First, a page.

Bills that would strengthen rural groundwater rules die in Arizona Legislature

In southeastern Arizona, farms are drilling wells up to 2,500 feet deep. Water levels are dropping and some homeowners are struggling with the costs.
/Screengrab/Arizona Republic video

By Ian James | The Republic

Two bills that would make it easier for state regulators and county officials to limit well-drilling and groundwater pumping have died in the Arizona Legislature despite support from lawmakers and pleas from county officials who are asking for help to protect their rapidly declining aquifers.

Republican and Democratic legislators proposed 12 bills this year that would strengthen groundwater rules and oversight in rural areas where pumping is unregulated and where farms aren’t required to report how much water they’re using.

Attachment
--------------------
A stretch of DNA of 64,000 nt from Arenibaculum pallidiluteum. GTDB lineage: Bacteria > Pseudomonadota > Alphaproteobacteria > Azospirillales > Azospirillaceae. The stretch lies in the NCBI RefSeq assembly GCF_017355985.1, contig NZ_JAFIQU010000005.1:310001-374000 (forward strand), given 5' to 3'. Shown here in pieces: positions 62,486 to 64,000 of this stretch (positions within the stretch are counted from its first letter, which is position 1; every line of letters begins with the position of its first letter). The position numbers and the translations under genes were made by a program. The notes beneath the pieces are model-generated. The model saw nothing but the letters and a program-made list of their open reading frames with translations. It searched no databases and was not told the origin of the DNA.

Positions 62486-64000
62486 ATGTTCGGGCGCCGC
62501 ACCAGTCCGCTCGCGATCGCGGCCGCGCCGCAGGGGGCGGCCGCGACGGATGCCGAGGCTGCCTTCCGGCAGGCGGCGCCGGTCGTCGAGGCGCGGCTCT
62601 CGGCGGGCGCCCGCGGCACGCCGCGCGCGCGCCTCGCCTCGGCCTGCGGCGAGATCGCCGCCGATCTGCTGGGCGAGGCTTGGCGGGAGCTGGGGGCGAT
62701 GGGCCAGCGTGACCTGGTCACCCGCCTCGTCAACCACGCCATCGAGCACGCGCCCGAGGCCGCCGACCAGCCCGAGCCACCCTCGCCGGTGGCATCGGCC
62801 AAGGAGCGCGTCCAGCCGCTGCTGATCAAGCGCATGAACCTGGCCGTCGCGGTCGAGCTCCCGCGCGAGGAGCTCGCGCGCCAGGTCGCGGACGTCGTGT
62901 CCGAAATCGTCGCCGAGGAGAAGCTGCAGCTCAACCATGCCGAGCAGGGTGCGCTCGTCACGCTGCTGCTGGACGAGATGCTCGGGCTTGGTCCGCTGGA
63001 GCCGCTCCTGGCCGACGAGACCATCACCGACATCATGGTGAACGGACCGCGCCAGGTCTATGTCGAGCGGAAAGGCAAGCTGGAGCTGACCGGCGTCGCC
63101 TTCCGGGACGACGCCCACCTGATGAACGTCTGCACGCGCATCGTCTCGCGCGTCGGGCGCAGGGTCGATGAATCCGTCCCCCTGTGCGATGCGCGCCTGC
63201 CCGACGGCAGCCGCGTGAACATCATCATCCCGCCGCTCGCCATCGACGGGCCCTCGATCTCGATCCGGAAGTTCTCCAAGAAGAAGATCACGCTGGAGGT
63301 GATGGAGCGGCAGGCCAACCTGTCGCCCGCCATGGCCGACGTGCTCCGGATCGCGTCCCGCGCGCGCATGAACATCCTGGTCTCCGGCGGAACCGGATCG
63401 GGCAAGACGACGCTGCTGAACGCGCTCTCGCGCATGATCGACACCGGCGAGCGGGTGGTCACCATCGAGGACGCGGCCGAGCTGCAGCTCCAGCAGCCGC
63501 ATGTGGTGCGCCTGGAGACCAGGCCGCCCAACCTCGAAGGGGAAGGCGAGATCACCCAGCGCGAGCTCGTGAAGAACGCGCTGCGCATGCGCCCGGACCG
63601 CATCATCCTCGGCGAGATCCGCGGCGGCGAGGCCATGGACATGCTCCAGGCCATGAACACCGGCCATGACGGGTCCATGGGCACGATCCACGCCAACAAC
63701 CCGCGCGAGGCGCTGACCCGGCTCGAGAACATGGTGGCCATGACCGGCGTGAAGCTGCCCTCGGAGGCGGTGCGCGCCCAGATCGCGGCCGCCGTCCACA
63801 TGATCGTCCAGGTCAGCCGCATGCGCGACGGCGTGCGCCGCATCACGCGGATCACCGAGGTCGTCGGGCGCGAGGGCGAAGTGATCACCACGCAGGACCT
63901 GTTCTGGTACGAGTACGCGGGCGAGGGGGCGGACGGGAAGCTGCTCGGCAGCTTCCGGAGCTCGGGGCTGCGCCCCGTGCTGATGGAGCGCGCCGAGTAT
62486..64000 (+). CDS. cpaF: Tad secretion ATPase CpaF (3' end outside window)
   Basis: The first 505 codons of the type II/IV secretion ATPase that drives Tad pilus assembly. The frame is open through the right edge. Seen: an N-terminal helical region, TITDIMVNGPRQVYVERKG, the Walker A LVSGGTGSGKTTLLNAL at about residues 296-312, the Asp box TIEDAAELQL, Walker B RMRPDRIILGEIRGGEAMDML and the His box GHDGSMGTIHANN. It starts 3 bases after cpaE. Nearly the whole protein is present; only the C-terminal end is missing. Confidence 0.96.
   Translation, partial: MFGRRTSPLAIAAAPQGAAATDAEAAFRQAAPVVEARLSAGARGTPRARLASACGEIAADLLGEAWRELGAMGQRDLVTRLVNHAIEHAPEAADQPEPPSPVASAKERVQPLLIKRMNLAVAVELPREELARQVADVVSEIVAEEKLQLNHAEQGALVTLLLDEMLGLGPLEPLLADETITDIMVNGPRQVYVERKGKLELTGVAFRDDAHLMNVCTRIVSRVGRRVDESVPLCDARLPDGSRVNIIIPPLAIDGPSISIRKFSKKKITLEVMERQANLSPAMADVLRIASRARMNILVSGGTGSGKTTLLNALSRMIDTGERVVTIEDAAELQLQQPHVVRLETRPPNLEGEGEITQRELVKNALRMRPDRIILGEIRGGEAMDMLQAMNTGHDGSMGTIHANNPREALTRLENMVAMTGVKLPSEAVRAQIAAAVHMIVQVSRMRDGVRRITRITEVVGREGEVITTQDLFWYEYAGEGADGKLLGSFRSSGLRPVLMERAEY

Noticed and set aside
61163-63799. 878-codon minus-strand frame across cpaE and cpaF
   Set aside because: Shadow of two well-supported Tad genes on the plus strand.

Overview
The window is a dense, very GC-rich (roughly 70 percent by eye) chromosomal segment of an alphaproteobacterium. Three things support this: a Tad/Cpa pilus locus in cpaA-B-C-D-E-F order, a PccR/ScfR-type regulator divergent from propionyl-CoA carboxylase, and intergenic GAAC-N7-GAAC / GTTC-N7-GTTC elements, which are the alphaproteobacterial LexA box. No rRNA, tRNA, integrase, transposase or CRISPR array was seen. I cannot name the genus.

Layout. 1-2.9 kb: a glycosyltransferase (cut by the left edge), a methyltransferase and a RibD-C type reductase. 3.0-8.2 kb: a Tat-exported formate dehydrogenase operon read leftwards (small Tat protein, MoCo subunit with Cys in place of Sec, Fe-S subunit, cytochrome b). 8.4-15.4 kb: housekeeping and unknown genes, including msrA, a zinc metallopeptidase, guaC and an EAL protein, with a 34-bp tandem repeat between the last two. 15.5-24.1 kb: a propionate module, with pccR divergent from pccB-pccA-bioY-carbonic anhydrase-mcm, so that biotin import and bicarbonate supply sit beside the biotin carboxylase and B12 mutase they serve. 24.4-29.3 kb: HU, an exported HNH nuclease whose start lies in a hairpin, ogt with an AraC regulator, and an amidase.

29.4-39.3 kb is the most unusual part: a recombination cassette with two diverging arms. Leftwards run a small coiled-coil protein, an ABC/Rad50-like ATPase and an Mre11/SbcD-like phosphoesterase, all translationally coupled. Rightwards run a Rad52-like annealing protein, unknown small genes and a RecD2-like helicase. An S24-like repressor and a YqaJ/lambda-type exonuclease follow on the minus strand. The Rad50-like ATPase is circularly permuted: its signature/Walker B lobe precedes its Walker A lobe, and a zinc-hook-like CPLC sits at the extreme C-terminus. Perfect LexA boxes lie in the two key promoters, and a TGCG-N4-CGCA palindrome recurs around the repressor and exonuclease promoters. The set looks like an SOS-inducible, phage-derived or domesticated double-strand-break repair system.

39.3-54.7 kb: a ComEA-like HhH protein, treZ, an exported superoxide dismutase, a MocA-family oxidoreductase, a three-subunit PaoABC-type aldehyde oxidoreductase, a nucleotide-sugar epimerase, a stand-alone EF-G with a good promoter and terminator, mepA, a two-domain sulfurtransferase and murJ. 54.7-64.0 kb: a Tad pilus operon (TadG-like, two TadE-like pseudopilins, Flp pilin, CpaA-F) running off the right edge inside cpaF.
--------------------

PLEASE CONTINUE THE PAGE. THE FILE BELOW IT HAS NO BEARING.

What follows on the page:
But some of the bills have faced opposition from the agriculture industry, and none of the proposals have reached a vote in the state House or Senate.

The powerful leaders of the House and Senate water committees have refused to allow votes on the bills and have declined to take up many of the proposals for discussion.

Rep. Regina Cobb, R-Kingman, sponsored two bills aimed at starting to address the problems in unregulated rural areas where large farms have been drilling many new wells and where groundwater levels are dropping.

When Rep. Gail Griffin, the Republican chairperson of the Natural Resources, Energy and Water Committee, declined to take up the bills, Cobb instead held an informational hearing for the proposals on Monday in the Appropriations Committee, which she chairs, so that the measures would at least be discussed.

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